“Mac fans would have you believe Macs are immune to viruses and Windows is riddled with them. It's a lie. Macs are not immune, are no more secure, and do catch viruses. Granted, there's less for Macs, but that's only because no-one uses them. So all that being so, that's one less reason to choose a Mac over a Windows PC...
Before we launch into this, let's take a brief look at what a virus is.
What is a virus?
A computer virus (or worm) is a form of software of malicious intent, collectively known as 'malware'. The nature of a virus is that it can install on your computer without your knowledge or intervention, and can spread to other computers over the internet or a network, again, without yours or these other computer user's knowledge or intervention.
Viruses however, are not the only form of malware. Another common form of malware is a 'Trojan horse'. It can have similar effects to a virus, but unlike a virus, it cannot install covertly. It requires your intervention to install, like clicking a link on a webpage, or opening an e-mail attachment. It fools you into doing this by pretending to be something innocent. This is an important distinction which we'll look at later.
What does malware do?
Like any piece of software, when installed, malware can do anything its writer wants it to. Some forms of malware will be pretty benign in that it doesn't do much at all other than spread, just to prove it can be done. Or cause dramatic performance degradation and reduce system stability. But more likely, its intent will be much more malicious. For example:
- Installs 'spyware'. This keeps watch over, or interferes with what you do on your computer, and reports what it finds back to its author. More likely to be utilised by companies to target you with spam and popup ads.
- Installs a 'keylogger'. This logs what keys you press so it can collect passwords etc, and send them back to the author. Banking and credit card details are a primary target, for obvious reasons.
- Turn your computer into a 'zombie'. By leaving a 'back door' access into your computer, the author can take control to perform various nefarious activities, such as use your network connection to bulk send spam messages, or conduct denial-of-service attacks on commercial websites.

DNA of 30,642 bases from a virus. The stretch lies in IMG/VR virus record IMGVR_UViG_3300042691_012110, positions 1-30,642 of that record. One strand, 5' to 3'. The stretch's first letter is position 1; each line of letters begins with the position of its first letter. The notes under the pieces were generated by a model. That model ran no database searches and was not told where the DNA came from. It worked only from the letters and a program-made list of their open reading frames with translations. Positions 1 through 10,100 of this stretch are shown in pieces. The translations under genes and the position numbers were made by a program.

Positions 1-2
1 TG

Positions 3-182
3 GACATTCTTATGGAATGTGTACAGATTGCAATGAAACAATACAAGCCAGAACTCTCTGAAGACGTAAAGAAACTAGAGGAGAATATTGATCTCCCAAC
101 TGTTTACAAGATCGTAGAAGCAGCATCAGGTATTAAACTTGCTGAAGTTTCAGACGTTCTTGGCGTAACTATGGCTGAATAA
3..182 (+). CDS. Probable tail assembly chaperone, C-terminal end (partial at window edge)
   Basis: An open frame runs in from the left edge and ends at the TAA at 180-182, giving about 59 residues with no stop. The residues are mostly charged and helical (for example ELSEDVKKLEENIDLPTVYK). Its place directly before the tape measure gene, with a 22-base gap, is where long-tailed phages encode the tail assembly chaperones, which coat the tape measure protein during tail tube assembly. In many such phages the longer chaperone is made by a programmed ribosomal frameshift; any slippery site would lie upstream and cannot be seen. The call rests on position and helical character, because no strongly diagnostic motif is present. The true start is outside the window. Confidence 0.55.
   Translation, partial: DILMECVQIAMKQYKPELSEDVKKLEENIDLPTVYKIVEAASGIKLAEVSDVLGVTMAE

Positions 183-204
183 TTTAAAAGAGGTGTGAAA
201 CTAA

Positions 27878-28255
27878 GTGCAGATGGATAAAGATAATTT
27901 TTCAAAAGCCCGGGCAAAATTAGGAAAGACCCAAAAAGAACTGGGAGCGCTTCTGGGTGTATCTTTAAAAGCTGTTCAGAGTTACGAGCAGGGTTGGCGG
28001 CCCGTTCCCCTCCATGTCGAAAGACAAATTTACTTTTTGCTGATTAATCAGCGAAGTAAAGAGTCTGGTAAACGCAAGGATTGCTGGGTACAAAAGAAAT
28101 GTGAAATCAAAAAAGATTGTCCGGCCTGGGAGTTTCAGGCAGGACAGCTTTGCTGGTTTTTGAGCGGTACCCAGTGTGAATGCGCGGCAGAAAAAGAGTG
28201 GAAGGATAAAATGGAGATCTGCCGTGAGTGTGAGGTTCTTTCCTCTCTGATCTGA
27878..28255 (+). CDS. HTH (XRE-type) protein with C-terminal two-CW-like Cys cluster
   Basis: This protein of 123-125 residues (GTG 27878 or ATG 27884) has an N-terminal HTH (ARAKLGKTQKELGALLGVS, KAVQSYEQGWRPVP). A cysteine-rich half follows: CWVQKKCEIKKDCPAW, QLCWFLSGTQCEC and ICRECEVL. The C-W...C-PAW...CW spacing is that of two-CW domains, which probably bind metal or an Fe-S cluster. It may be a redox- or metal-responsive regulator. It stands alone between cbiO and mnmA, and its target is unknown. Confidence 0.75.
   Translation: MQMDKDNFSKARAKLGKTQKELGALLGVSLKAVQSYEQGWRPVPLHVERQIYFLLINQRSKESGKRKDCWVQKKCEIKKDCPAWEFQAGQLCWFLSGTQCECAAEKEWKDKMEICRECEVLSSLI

- Deletes or corrupts data. Usually created by individuals just for kicks or notoriety. Large corporations and government networks are a lucrative target here, but infecting large numbers of ordinary folk's computers also grab the desired headlines and kudos.
So, are Macs immune to viruses?
Remembering viruses aren't the only form of malware, a more pertinent question should be, are Macs immune to malware? The answer to that is simple: No, they're not. No OS is.
So, why would anyone think they are?
Firstly, we need to consider the distinction between viruses and trojans.
An OS can only do so much to prevent a user unwisely installing or opening something they shouldn't without unduly limiting functionality. And indeed, there have been example of malware on Macs that have exploited this.
However, a virus, in requiring no user intervention, has a much tougher time making their way onto a computer undetected, and requires a much more lax security model to hook into compared to the much easier time a trojan has. And in this respect, to date, OS X has seemingly not been susceptible to having malware installed in this way.
While there have been some trojan 'exploits' onto OS X, mainly via its ancillary applications (e.g. browsers, instant messengers), they have mostly only been somewhat toothless or benign proofs of concept, with no widespread infections into the wild...
Which all contrasts rather dramatically from the problems with malware on the Windows platform...
So why does Windows have more of a malware problem?
There's two main theories why Windows based PCs have more of a malware problem than Macs.
- The Mac's obscurity is its security. Windows is the much more common platform, so obviously, malware writers will concentrate most of their efforts there. Plus, having a denser population to infect, malware will have a much easier time spreading.
- OS X, with its industry strength UNIX underpinnings, has a more robust core security model compared to Windows. This particularly so for older Windows versions (pre Vista) still in widespread use.